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Spreading a healthy body image message - The Breeze: Life

Spreading a healthy body image message

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Posted: Monday, November 5, 2012 12:00 am

Caitlin McDermott is sharing her struggle with body image and healthy eating with the world online to win a contest. 

McDermott, a senior IdLS major, is currently in the top five for Fitness magazine’s “Face of Fitness” contest and is competing for one of the ten spots in the semi-finals against hundreds of other women. People can vote for her until Nov. 17  

The winner receives a photo shoot in New York City, a 2013 Ford Escape and is featured on the cover of Fitness magazine. But above all else, McDermott has the chance to share her story with people across the country.

In addition to a healthy diet, McDermott mixes up her workouts and frequently tries new exercises. Every week, she incorporates cardio, yoga or weights into her workouts. According to McDermott, it’s important to change your workout so the exercises stay interesting and you continue to see results.

“I just feel good about myself after I work out, knowing what I am doing is positive for me but maybe I can influence people around me,” McDermott said.

But it wasn’t always easy for McDermott to be positive about her body. Over a six-month period a few years ago, she started to worry about her weight. She ate very little and obsessively worked out.

“My self confidence went down big time,” McDermott said. “I felt guilty about everything I ate.” 

Family and friends were concerned when they noticed her significant weight loss. Her mother, Renee Maca and her boyfriend, senior and biotechnology major Connor Rodenbough decided to have a talk with McDermott to sort out her problems with self-image. 

“Reality set in that this wasn’t a good choice,” her mom said. 

Maca saw genuine confidence in her daughter once she started changing her lifestyle. Slowly McDermott started eating more and learning what it means to be healthy.

“I started researching what carbohydrates did, what proteins did and really got into the science behind it,” McDermott said.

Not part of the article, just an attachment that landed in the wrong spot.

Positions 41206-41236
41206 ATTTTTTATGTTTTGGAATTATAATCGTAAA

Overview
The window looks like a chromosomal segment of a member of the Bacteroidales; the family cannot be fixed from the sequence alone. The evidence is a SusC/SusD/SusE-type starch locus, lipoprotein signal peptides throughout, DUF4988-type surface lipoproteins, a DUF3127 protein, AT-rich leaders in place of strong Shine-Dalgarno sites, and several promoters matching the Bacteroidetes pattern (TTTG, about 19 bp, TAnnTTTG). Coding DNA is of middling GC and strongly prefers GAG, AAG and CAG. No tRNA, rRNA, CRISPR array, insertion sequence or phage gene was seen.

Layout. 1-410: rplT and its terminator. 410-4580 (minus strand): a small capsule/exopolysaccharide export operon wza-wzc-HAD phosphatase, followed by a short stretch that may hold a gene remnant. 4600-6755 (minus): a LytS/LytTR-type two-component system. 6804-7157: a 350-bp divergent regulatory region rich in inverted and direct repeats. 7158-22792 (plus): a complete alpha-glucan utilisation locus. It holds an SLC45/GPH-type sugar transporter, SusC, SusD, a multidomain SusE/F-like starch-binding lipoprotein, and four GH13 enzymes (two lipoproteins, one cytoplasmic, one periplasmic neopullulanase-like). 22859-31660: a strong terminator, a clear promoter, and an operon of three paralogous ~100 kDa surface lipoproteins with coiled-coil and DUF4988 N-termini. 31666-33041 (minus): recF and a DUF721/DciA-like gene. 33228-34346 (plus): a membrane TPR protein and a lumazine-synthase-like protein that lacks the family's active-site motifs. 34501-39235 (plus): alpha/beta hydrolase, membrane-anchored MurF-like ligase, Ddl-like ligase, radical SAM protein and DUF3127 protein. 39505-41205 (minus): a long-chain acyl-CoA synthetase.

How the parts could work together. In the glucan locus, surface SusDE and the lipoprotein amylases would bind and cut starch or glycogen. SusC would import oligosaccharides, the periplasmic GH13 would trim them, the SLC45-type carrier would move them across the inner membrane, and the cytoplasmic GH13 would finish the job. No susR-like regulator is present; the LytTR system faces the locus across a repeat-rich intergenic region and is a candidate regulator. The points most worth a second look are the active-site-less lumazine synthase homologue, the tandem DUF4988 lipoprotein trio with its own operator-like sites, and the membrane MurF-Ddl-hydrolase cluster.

McDermott began to eat foods based on vitamin and nutrient content, not just calories. As a vegetarian, McDermott has to make sure she incorporates enough protein into her diet so she chooses foods like edamame soybeans and chocolate protein shakes to keep her fueled.

She recommends looking for healthy substitutes to replace the foods you crave. McDermott says roasted butternut squash taste just like French fries and Martin’s Arctic Zero ice cream is 150 calories a pint.

According to Rodenbough, McDermott wants to help her friends and family accomplish their health goals. She has even offered to write diet plans for friends. Ultimately, she wants people to understand that being healthy is important. 

When she is an elementary school teacher, McDermott hopes to incorporate healthy living into her lesson plans.

“She’s the kind of person who if she sets her mind to something, she’ll get it done,” Rodenbough said. 

Over Thanksgiving break, McDermott is running a 5k with her younger sister, Lydia Maca. Lydia is involved with a nationwide organization called “Girls on the Run.” The kids involved train for a 5k and they are taught about positive body image and healthy choices.

Winning the Fitness magazine contest would give McDermott the chance to make a difference on a national level. 

“She is always positive and is a go getter,” said Shanil Virani, McDermott’s boss at the John C. Wells Planetarium where McDermott leads some of the weekly “Star Talks”.  

Varani said that McDermott is the type of student he wants to see graduate from JMU. Last week he shared daily Facebook updates about the Fitness Magazine contest to help McDermott get more votes.

“A lot of girls, especially at a younger age now are becoming more and more self-conscious about their bodies, thinking ‘What’s beautiful? If this is what’s in a magazine, this must what’s beautiful, this is what I need to be’ but that’s not true,” McDermott said. “Being healthy should be what you want to be, not a stick.”

 

Contact Jenny Tolep at tolepjl@dukes.jmu.edu